For example, if you have a shy, detailed person on your team, they are motivated by concrete feedback. They like data and details and can feel disconcerted by public recognition, especially if they are put on the spot with no warning. These individuals can feel that general praise is disingenuous. When looking to recognize one of these team members, be detailed about the task or project. Talk specifically about what went well and why. Consider a private conversation or note. If a public announcement is necessary, let them know that you want to talk about their accomplishment at the meeting so they can fortify their naturally reserved nature. They will appreciate your thoughtfulness more than you know.

On the flip side, competitive social extroverts are extremely motivated by public recognition. They will thrive when called out in a public setting and could find surprises even more exhilarating. That’s not to say you wouldn’t provide details on what went right and why it was valuable — you definitely should — but putting a fun, social spin on the recognition will go a long way. The social aspect is what they will find inspirational.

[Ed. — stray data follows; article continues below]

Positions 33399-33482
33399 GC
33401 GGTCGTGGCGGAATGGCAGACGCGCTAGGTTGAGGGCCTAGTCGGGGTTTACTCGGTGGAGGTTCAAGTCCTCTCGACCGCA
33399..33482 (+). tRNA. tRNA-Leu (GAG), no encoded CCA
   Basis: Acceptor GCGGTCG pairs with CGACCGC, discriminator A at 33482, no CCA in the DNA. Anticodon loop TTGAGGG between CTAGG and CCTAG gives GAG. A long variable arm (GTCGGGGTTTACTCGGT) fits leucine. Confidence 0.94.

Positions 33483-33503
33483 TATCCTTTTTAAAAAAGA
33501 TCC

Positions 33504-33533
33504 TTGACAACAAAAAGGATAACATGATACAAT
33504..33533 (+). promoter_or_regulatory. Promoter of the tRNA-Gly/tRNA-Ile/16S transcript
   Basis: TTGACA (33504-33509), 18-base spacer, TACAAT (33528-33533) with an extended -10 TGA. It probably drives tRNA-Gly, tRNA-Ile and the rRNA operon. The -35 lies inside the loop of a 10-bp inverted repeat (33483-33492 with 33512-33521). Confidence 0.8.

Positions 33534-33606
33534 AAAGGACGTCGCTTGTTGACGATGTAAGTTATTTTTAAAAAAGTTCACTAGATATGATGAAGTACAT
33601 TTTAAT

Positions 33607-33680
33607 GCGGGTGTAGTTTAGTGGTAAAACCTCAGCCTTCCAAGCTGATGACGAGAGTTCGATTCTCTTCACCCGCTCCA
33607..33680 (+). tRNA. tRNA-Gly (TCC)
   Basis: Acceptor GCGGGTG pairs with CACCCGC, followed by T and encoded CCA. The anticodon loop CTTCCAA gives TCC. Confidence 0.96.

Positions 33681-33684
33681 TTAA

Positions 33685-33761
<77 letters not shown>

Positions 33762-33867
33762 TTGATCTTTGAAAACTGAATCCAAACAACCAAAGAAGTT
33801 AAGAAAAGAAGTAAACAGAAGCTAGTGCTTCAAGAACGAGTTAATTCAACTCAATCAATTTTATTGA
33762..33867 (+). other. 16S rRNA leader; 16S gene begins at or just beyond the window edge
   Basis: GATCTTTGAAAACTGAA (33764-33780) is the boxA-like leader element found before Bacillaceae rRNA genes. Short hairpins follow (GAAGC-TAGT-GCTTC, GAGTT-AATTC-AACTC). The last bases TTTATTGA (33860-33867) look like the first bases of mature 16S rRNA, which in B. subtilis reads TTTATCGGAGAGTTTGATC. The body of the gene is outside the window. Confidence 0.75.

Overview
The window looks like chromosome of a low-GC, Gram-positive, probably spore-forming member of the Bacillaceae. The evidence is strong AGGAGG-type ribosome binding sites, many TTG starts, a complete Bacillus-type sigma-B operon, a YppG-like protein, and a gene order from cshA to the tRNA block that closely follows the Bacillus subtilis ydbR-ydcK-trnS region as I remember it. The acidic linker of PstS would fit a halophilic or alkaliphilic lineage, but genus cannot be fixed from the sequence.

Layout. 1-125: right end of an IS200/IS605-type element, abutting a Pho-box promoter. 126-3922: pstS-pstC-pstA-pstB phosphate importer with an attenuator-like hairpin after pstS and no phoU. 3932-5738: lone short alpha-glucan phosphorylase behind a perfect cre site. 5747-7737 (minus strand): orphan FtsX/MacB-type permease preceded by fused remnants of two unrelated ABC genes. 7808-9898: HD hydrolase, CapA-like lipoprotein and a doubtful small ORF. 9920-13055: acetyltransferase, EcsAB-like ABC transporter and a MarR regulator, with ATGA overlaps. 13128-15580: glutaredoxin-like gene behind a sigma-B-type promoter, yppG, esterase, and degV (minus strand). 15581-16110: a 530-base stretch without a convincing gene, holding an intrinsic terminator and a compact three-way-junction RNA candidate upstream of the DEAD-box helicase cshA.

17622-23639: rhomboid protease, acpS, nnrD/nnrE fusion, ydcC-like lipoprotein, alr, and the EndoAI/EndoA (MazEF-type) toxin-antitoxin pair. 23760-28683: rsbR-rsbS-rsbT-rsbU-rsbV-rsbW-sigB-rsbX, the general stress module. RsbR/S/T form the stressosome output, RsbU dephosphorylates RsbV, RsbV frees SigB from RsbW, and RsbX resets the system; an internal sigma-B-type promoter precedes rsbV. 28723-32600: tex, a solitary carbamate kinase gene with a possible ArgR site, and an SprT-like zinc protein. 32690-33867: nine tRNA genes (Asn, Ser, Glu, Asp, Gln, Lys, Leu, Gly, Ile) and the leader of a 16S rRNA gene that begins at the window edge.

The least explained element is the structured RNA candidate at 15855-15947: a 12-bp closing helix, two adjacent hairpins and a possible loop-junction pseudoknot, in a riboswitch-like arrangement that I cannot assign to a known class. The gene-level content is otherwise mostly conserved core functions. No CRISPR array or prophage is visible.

Everyone loves to be recognized and appreciated, just not in the same way. When leadership takes the time to know what works at an individualized level, it is more meaningful to the employee and a better long-term strategy for keeping the fires of employee engagement stoked.

Plus, the Omnia behavioral assessment is quick, accurate, and user-friendly. In less than 10 minutes, managers and employees have data at their fingertips for opening lines of communication, improving relationships, and understanding their teammates better than ever. A connected team is an engaged team!

Wendy Sheaffer

Wendy is the former Chief Product Officer of The Omnia Group. She is a subject matter expert in behavioral assessments and in using Omnia’s 8 columns as a tool to make more-informed hiring and development decisions and effectively engage staff. For more information, email or call 800.525.7117.